Erectile dysfunction is defined as the consistent or recurrent inability to acquire or sustain an erection of sufficient rigidity and duration for sexual intercourse. It is not an uncommon problem. In the United States, it affects approximately 18 to 30 million men aged 20 and older. The incidence is rising globally as well. The swelling surge of affected males is thought to be secondary to an aging population, a poor diet, lack of exercise and other unhealthy practices.
A study by researchers at Johns Hopkins, recently presented recently at the annual meeting of the American Heart Association in Orlando, revealed a greater prevalence of erectile dysfunction, also known as ED, among men with vitamin D deficiency (VDD).
ED is known to be have a multifactorial origin:
- Neurological - stroke, diabetes, spinal cord injury, or prostate surgery
- Drugs medications
- Psychological depression, performance anxiety
- Hormonal low testosterone
- Vascular any condition that damages blood vessels
About half of ED is due to vascular causes. The penis is a highly vascular organ, and erections are primarily vascular events. Sometimes, the first sign of cardiovascular disease (CVD) is manifested as ED, making it a good predictor of disease. Vitamin D deficiency has long been known to serve as a marker for CVD, given that vitamin D plays a role in vascular function throughout the body. VDD is associated with arterial stiffness and dysfunction of the vasculature.
The Johns Hopkins study was observational, therefore, making it difficult to establish causality. What the researchers found after they analyzed the records of 3,400 men ages 20 and older was that 30 percent were vitamin-D deficient and 16 percent reported symptoms of erectile dysfunction. Of the men with ED, 35 percent of them had VDD (defined as vitamin D levels below 20 nanograms per milliliter of blood) whereas, 29 percent of men without ED had VDD.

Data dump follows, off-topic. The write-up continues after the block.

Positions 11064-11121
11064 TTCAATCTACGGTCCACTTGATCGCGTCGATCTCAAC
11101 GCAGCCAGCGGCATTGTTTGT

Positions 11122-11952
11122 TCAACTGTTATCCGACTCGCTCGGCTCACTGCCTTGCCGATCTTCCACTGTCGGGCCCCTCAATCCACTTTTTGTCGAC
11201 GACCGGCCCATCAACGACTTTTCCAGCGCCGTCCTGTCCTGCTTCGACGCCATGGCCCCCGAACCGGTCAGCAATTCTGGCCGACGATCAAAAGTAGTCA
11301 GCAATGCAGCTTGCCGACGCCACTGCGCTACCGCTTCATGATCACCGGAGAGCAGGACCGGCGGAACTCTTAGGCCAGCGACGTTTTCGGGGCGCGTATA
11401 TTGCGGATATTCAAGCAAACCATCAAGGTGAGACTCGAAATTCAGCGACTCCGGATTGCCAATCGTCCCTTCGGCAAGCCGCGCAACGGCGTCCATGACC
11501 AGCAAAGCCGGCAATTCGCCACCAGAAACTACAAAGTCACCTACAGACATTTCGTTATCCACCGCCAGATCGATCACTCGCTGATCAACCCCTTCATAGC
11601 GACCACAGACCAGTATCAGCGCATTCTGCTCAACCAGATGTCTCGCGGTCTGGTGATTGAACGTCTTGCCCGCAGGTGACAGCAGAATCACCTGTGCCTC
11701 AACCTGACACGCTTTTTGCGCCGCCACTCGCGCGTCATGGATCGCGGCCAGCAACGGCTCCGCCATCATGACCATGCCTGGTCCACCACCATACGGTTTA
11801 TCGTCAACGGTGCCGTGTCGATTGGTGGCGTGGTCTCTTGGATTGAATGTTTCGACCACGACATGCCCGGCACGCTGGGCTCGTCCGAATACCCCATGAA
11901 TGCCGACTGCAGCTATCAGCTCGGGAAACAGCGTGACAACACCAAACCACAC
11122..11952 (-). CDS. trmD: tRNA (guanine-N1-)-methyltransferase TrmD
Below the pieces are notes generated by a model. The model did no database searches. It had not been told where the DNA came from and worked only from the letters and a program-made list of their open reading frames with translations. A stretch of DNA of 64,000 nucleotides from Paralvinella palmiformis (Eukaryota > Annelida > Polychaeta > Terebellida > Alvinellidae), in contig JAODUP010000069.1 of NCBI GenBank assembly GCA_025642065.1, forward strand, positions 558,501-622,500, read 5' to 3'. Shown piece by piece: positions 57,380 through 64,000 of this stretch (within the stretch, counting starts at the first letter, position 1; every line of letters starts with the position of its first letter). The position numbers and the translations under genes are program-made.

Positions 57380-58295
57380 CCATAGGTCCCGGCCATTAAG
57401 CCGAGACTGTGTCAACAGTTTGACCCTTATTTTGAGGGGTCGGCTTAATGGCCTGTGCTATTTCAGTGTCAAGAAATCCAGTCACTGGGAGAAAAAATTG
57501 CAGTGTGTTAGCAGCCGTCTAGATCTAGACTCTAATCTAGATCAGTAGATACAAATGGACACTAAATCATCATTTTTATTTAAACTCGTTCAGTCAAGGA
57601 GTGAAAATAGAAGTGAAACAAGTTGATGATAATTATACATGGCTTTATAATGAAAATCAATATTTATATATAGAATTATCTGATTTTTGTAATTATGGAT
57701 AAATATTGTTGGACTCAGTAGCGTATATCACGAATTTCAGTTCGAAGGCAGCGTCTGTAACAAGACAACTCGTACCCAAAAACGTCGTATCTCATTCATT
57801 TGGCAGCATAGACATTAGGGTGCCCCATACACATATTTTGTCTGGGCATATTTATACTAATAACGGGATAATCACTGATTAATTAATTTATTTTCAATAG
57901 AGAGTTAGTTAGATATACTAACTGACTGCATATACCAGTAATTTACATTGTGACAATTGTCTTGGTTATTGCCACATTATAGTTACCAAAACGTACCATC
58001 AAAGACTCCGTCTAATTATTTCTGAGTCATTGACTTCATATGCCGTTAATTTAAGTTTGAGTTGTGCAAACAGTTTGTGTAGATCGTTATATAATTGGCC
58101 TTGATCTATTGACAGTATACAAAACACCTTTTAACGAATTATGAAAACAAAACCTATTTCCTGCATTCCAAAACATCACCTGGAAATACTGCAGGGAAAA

Even when the investigators controlled for other factors, such as medications, alcohol use, smoking, diabetes, inflammatory conditions and high blood pressure, they found that VDD men were 32 percent more likely to have ED in contrast to men with adequate vitamin D levels.
Vitamin D deficiency is easy to screen for and simple to correct with lifestyle changes that include exercise, dietary changes and vitamin supplementation and modest sunlight exposure, according to the study s lead author Erin Michos, MD, MHS, a preventive cardiologist and associate professor of medicine at the Johns Hopkins School of Medicine. Checking Vitamin D levels may turn out to be a useful tool to gauge ED risk. The most relevant clinical question then becomes whether correcting the deficiency could reduce risk and help restore erectile function.
There are many common mechanisms that underlie the development of both CVD and ED, and VDD is closely associated with both disorders. It would warrant further investigation to see if optimizing levels of vitamin D could be used as a preventive measure for developing ED. This could work complentary to medications like Viagra or even become first-line treatment.